(ATTN: ADDS more info in last 3 paras)
By Song Sang-ho
SEOUL/JEJU, Nov. 6 (Yonhap) -- Former and current U.N. chiefs, leading politicians and scholars made emphatic calls Friday to strengthen multilateralism in tackling the COVID-19 pandemic and other transnational challenges, calling it an essential value in times of crisis.
During the opening ceremony of the Jeju Forum for Peace and Prosperity, the participants highlighted the pressing need for multilateral cooperation, which has been eroded by a great-power rivalry, nationalism, protectionism and unilateralism in some quarters of the world.
Participants included U.N. Secretary-General Antonio Guterres, his predecessor Ban Ki-moon, former U.S. President Bill Clinton, former Singaporean Prime Minister Goh Chok Tong and Jeju Gov. Won Hee-ryong.
"Cooperation is fundamental to addressing all these challenges of all times: working for peace: extending universal health coverage; delivering on the sustainable development goals; and preventing disasters and crises of all kinds," Guterres said in a video message at the opening ceremony of the annual forum.
The U.N. chief decried division as a danger to everyone, stressing the need for a more "inclusive, effective, networked" multilateralism and voiced concerns that today's multilateralism lacks "scale, vision and teeth."
"A new network of inclusive, effective multilateralism based on the enduring values of the United Nations Charter could snap us out of our sleepwalking status and stop the slide towards ever greater danger," he said.
"Political leaders around the world need to come together to address the world's fragilities, strengthen our capacity for global governance, and draw from the power of unity and solidarity to overcome the biggest test of all times," he added.
Former U.N. chief Ban said the world can swiftly overcome the pandemic only when humans and countries all decide to "work together."
"After all, cooperation between humans and between countries is not a matter of choice but a necessity," Ban said. "Restoring the spirit of multilateral cooperation is essential to overcome the crisis."
Noting that the pandemic and its aftermath proved "we live in an age defined by our interdependence," former U.S. President Clinton pointed out the need for "collective action and will."
"We have to show that addition and multiplication are much better than subtraction and division in making politics and policies," he said. "We need to show that life is a positive sum game, which in order for us to win, someone else has to win too."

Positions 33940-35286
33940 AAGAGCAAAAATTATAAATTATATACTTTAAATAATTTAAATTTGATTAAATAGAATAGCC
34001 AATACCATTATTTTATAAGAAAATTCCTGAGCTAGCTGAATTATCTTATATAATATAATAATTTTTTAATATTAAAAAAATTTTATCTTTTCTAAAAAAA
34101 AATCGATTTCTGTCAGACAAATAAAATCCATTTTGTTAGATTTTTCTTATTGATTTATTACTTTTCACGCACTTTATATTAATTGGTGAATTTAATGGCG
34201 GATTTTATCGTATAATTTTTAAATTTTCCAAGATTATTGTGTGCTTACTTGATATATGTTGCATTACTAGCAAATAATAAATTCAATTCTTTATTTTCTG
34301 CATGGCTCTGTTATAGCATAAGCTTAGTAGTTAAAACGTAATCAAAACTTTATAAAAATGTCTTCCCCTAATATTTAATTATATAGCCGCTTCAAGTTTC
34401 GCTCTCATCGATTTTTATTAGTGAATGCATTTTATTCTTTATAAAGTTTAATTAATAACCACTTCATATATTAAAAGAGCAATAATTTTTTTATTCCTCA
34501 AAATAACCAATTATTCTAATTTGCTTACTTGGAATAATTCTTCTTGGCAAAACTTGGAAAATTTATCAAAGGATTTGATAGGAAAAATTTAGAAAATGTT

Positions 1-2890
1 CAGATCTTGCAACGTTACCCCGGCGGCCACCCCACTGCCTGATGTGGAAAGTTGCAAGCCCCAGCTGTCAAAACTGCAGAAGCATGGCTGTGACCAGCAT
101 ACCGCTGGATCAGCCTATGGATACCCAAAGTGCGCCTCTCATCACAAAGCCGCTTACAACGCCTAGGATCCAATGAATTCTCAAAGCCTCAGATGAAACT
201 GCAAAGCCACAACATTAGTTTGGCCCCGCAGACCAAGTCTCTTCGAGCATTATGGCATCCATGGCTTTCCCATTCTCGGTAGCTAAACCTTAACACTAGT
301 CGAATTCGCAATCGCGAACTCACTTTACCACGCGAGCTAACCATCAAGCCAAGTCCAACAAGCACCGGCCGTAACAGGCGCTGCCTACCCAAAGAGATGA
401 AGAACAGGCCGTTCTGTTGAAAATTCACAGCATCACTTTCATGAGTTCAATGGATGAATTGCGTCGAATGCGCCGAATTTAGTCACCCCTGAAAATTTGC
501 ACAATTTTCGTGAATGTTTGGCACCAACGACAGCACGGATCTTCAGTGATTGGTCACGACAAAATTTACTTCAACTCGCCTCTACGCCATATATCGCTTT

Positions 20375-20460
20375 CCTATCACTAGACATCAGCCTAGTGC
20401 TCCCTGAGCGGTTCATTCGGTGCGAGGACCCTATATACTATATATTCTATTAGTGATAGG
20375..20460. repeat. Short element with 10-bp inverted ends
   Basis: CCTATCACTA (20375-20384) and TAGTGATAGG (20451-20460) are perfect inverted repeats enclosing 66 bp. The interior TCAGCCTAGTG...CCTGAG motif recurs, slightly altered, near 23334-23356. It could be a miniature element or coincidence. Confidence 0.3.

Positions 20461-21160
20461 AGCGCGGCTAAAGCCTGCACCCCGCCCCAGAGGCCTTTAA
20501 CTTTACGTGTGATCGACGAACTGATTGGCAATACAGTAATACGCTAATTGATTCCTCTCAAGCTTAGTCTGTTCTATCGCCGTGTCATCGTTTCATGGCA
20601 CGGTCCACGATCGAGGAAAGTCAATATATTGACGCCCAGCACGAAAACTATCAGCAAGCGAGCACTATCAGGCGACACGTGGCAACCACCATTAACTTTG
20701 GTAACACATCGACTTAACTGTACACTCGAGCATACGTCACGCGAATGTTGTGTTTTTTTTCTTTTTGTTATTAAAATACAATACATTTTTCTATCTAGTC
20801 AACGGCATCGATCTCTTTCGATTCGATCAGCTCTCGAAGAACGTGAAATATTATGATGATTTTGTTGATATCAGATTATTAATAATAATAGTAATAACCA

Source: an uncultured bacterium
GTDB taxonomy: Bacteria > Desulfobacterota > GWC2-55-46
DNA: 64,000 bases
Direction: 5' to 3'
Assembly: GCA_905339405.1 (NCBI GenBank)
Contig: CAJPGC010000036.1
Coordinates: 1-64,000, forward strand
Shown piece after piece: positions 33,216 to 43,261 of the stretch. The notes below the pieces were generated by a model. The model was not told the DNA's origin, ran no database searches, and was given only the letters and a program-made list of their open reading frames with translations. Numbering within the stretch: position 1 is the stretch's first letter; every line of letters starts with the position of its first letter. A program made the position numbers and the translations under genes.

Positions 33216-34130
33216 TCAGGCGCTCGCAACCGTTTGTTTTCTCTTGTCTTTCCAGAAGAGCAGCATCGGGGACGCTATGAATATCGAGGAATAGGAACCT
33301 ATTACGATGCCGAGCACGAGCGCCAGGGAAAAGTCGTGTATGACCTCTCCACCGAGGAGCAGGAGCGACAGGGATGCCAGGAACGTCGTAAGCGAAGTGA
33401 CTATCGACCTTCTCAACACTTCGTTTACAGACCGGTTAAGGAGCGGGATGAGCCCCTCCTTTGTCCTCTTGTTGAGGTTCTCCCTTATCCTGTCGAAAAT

Touching on a set of global challenges, such as climate change, Clinton called for the world to "do it together."
"We've seen before how with collective action and collective will and collective resources to support it, we can make big differences on these issues in a short term," he said.
Stressing international cooperation as the key to battling COVID-19, Jeju Gov. Won voiced hope that the new U.S. leadership to take office after the Nov. 3 election will embrace "inclusive" multilateral cooperation to overcome the difficulties facing humanity.
Pointing to the U.S.-China strategic rivalry as a "disruptive structural force" facing the world, former Singaporean Prime Minister Goh warned that if the major powers play a "negative sum game," the world would suffer.
"No country wants to be lorded over by another country, nor does it want to be trampled like the grass beneath two warring elephants," he said.
"Concerned leaders and opinion makers should therefore speak out against unilateralism and destructive rivalry and advocate multilateralism, rule of law, constructive international conduct and cooperation."
Later in a separate session, Tarja Halonen, former president of Finland, called attention to the role of small countries in fostering multilateralism, noting small countries tend to be naturally "internationalists."
"We can play an important role in displaying what open and democratic nations, that support multilateralism and international cooperation, can achieve," she said.
"We should not underestimate our power of example. When it comes to COVID-19 response, many countries could learn a lot from the Republic of Korea, for example," she added.
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